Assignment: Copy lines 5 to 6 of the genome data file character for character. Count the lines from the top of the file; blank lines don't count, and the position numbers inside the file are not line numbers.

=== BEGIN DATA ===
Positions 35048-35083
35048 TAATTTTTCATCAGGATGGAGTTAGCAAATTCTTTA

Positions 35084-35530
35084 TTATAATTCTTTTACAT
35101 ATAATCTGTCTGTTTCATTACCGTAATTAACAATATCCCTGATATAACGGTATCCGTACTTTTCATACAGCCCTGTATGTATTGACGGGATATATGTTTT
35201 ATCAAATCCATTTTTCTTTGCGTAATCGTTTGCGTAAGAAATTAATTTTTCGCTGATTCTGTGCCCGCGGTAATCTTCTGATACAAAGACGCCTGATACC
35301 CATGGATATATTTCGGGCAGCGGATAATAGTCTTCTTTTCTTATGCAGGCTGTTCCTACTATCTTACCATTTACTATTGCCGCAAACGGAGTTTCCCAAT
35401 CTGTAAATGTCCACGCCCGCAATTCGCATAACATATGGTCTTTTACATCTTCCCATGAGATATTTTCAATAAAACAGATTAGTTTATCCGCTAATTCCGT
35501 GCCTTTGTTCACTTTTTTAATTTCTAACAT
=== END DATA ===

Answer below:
35101 ATAATCTGTCTGTTTCATTACCGTAATTAACAATATCCCTGATATAACGGTATCCGTACTTTTCATACAGCCCTGTATGTATTGACGGGATATATGTTTT
35201 ATCAAATCCATTTTTCTTTGCGTAATCGTTTGCGTAAGAAATTAATTTTTCGCTGATTCTGTGCCCGCGGTAATCTTCTGATACAAAGACGCCTGATACC